My daughter has two children and is pregnant with her third. She’s also works full time as a nurse, and she just returned to school to become a Nurse Practitioner. She’s really busy. I go to her house on Wednesday and Friday mornings to take care of the kids, and while I’m there I’ll do things that need doing. A load of laundry. A sink full of dishes. Whatever I find.
This drives my daughter crazy. She appreciates it, but she feels like I shouldn’t be cleaning her house. She says, “You do too much already.” Then she says the thing that really matters – as if I needed her to explain herself: “I don’t have time to do it all, so I let the things sit that can wait, and I don’t do the things that don’t need to be done. I’m OK with that.”
I’m OK with that too. It’s the best possible way to manage a busy life.
That was always my rule when my own children were small. I preferred to hang out in the bathroom for long, playful pre-bedtime bubble baths than to get my kitchen in spotless order (plus, there was always the slim possibility that the dish fairy would visit, though I didn’t actually meet and marry her until about 10 years later).
When my daughter said this, I realized that I hadn’t been applying that rule well enough in my more recent life. It seems entirely possible that in the years since my kids had grown up and moved out, since I left corporate life to start my own business, since the juggling act I had perfected in my younger adulthood was no longer necessary, it seems possible that I had become lazy about prioritizing. Yet my time is no less valuable now. So I started on a mission to refocus on letting the things that could wait, wait, and not doing the things that needn’t be done.
It’s easy to figure out the low-value things one is doing with one’s life, but it takes some thought to decide what one could be doing instead. I had already added two hours of sleep daily (I had no idea how wonderful eight hours of sleep could be!) since my children left adolescence behind them. I didn't need more sleep. Sure, I still work a full-time job, but with two adults in a house that rarely becomes messy, my non-work hours are my own. But what did I need? What did I want to learn, do, or be that I haven’t given myself time to achieve?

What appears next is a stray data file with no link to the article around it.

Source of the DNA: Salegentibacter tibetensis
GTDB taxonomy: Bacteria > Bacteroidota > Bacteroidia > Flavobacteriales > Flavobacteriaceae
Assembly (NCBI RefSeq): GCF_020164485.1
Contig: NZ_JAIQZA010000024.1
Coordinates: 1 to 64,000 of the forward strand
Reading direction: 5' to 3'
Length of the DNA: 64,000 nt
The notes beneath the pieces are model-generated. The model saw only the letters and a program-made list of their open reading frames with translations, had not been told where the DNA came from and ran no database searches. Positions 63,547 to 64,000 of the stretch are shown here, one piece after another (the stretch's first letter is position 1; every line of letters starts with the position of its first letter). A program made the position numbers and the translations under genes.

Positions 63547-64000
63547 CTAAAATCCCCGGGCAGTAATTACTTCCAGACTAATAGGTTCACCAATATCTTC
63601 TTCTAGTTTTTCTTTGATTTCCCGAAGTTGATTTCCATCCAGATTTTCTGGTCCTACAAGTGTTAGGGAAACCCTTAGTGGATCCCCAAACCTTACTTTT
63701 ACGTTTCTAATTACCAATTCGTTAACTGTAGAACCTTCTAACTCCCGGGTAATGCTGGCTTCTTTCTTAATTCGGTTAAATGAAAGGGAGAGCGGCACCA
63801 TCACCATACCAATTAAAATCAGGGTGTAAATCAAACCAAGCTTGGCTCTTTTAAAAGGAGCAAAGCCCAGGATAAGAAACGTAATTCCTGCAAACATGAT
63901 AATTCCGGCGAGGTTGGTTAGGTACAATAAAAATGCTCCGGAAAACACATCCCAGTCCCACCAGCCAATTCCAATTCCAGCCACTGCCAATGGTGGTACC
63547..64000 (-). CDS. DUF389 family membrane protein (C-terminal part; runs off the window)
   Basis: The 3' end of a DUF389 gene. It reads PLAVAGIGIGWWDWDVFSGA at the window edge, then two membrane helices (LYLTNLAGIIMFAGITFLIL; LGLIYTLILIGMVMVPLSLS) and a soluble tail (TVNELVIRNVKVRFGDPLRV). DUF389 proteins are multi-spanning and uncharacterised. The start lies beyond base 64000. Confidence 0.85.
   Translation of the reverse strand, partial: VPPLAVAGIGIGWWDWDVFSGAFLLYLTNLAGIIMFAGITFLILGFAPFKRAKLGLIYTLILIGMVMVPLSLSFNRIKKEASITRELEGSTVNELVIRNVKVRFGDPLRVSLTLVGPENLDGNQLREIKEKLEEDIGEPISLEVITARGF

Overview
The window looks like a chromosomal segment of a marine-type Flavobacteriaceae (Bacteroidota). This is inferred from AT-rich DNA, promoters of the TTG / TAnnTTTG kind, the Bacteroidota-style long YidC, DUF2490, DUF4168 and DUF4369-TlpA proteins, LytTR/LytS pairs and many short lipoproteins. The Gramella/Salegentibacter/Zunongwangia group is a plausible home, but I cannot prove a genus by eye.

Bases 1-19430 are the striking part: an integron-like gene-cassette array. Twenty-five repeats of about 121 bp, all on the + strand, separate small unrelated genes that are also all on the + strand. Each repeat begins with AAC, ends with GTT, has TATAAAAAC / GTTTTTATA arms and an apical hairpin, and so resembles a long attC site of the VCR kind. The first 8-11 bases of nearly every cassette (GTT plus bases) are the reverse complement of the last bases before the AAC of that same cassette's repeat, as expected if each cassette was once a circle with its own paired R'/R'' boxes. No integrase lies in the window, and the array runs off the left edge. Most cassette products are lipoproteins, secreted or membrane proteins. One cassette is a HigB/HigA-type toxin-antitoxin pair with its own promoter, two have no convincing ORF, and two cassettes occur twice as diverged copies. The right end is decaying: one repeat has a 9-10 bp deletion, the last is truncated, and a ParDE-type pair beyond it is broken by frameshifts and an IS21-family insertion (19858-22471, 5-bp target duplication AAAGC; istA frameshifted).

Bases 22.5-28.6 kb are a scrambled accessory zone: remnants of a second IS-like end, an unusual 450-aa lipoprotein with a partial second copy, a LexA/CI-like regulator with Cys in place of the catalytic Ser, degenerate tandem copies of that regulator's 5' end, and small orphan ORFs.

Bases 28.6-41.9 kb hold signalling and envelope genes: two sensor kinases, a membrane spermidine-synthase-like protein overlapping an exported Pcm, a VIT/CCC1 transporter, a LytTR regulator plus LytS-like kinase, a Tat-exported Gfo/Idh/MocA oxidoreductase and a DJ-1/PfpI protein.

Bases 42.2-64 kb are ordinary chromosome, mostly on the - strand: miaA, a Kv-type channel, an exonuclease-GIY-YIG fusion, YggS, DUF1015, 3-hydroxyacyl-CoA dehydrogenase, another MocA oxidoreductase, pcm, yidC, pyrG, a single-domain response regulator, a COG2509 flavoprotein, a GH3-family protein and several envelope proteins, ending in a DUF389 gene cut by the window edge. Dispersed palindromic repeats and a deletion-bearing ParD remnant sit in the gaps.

This was a fantastic exercise, something I wish I had thought of much sooner. I sat down and made a list of all the things I have thought about doing and learning but which I had never had time for. And suddenly, I was out of time again, but in a wonderful way, a way that motivated me to remove all the things that don’t need to be done.
Here are some of the things that were wasting my precious time, both in my personal and professional life:
- Email. I unsubscribed from nearly every email list.
- Social media. I can get its full value in 20 minutes each day (or less).
- Unnecessary groups and social commitments. I can still remember the explosion of relief I felt when I realized I had just attended my last PTA meeting. For some people, social commitments bring them the very quality they want in their lives. Me? Not so much.
- Shopping! Grocery, clothing, household, online and in real life, shopping was taking up too much time. We figured out how to cut that time down to almost nothing, and decided to make the time we do spend shopping fun, together time.
- Exhausting, time-consuming clients. I can make more money in less time with clients who are clear about what they need and are easy and professional to work with. Now I select my clients with the same care I select my employees.
- Meetings. I run a company that has one meeting per month. Total. Not one meeting per department per month. Not one meeting per client group per month. Just one meeting. Per month. Everything else is done over an internal social media style network that is fast, easy, and effective. The one meeting per month is done in an hour or less.
- Trade events. I belong to an industry that has a lot of trade events. I long subscribed to the idea that I needed to be seen, to be front-and-center, to remain competitive. But in the past two years I’ve tested that notion and found it dead wrong. Now I only travel when I must to meet a customer commitment or when there’s a presentation or educational experience that fits my personal goals.
Your list of things that take away your precious time could include online games, frequent eating in restaurants, long commutes, compulsive cleaning, perfectionism, conspiracy theory obsessions, insisting on doing everything yourself, packing your lunch every day, washing salad greens instead of buying pre-wash, or having extra-marital affairs. Whatever they are, figure them out, and stop doing them.
These days I am spending much more time on one of my favorite hobbies (knitting), I watch my grandkids, I read a lot, and I am learning a new computer code language (Ruby). I feel busier again, but less tired. I always have something to look forward to. All this, just for taking a bit of time to reconsider how I spend my time.
And every time I fold a load of my daughter’s laundry, or do a load of dishes, or whatever I find at her house that needs to be done, I remember with gratitude that she brought this lesson back to me at a time when I really needed it.